With the governor out of state, the lieutenant governor of Idaho issued an executive order banning masks in schools and public buildings, saying face-covering instructions threatened people’s freedoms.
BOISE, Idaho – With the governor out of state, the lieutenant governor of Idaho on Thursday issued an executive order banning masks in schools and public buildings, stating that people’s freedom from instructions to cover the face is at risk.
Republican Lieutenant Gov. Janice McGeachin is the executive governor, while Gov. Brad is at the Republican Governors Association conference in Little Nashville, Tennessee. He was expected to return on Thursday evening.
Last week, McGeachin announced his run for governor, challenging Little for the first term. McGachin is on the far right of the political spectrum in the conservative state, and his mandate could increase his support as a candidate for governor.
Little’s office said McGeachin did not make her aware that she planned to issue an executive order. The office did not say what Little would do when he returned, but said residents value local control.
Little has never issued a statewide mask mandate, but some counties, cities and schools have. Many are raising the mandate as more residents are vaccinated against COVID-19.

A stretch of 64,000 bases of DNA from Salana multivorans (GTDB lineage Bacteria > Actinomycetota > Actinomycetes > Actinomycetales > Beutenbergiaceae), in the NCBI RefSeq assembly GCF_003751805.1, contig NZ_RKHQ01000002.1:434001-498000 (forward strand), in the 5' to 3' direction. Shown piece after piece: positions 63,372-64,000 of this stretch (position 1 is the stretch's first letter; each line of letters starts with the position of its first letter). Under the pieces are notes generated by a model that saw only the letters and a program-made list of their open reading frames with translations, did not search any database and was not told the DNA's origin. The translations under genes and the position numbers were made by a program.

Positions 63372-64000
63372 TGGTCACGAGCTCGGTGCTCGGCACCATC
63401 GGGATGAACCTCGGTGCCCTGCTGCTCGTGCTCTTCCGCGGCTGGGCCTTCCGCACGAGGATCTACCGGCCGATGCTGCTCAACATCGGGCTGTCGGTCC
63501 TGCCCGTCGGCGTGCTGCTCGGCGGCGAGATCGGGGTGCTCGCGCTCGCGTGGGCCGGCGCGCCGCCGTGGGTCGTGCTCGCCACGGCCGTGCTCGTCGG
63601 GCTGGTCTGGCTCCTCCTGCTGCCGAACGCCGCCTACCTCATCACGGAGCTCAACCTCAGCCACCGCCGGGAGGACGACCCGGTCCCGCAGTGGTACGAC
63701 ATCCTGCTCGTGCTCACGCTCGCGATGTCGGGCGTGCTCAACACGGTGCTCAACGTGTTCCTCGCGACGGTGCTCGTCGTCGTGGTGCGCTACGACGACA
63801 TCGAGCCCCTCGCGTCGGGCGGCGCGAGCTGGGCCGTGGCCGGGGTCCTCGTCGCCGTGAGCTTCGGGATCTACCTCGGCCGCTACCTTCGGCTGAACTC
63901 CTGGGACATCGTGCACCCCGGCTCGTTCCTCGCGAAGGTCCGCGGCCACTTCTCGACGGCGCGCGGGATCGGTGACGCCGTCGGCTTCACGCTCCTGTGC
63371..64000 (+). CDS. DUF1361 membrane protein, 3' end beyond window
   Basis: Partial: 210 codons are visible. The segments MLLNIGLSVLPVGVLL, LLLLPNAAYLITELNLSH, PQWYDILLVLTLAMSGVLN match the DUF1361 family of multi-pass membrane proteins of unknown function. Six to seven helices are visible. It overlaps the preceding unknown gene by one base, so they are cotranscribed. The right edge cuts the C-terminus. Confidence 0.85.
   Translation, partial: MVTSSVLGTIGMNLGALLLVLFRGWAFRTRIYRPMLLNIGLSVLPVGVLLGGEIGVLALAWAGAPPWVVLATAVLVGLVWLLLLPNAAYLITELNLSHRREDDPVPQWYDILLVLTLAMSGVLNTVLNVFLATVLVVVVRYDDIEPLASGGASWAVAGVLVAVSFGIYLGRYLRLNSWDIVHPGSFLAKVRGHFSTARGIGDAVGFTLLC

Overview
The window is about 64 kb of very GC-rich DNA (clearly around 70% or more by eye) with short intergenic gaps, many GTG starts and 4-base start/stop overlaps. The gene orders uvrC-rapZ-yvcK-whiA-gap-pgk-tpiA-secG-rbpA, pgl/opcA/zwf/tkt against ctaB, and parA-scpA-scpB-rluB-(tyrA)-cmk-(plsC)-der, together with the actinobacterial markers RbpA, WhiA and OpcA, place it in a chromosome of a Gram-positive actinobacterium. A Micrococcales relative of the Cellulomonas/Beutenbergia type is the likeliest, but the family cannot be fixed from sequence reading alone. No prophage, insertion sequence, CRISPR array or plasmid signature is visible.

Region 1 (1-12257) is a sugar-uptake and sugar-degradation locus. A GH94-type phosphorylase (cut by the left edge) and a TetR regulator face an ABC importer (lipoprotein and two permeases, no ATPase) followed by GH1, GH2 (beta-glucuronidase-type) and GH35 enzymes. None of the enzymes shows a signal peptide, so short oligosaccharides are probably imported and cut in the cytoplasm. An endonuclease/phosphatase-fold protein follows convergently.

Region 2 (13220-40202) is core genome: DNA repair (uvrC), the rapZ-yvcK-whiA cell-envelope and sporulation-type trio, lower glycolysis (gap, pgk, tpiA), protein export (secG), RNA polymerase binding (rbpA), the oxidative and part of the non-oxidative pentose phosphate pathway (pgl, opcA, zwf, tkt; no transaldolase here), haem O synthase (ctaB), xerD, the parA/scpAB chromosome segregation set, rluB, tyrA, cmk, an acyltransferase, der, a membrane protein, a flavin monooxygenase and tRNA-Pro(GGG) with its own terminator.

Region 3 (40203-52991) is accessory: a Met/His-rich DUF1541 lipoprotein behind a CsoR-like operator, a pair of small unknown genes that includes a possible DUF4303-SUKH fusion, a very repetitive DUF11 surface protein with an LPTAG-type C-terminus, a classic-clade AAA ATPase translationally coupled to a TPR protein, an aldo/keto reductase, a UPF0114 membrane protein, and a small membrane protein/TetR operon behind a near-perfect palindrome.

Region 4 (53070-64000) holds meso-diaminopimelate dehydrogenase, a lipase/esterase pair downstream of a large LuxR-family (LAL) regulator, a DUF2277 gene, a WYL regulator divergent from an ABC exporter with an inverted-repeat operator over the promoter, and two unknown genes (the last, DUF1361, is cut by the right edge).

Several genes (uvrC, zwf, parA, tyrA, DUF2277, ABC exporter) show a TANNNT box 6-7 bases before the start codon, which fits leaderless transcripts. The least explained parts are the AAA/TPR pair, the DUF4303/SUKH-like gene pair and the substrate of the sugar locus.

The executive order was signed by Republican Secretary of State or State Lawrence Denny and took effect at 11 a.m. Denny’s office said it confirmed Little was out of state before the order was valid under the Idaho Constitution.
The order applies to city and county governments, public universities, colleges and schools, and public libraries. The ban does not apply to federal buildings, hospitals, or health facilities.
Courts are not specifically mentioned in the two-page order, and it is unclear how the executive order would affect that branch of government.
He said that he hoped to let the Little Order stand when he returned.
About 590,000 of Idaho’s 1.8 million residents have been vaccinated. State officials have reported that the virus has killed more than 2,000 people in the state and sickened nearly 190,000.
McGeachin said he has not been vaccinated and does not plan to do so. They believe he had COVID-19 last year and now has natural immunity. She said that the experience was similar to the flu for her.
“I worry about wearing masks for a long, long time, what it can do to our lungs,” she said, it was her personal belief. “If there is anything the person feels I need to do to protect myself than to support him.”
McGeachin noted that the Republican-dominated state House of Representatives overwhelmingly passed the mask-mandate ban earlier this year, but the bill died in the Senate when the chairman of a powerful committee, Republican Sen. Fred Martin refused to hear it.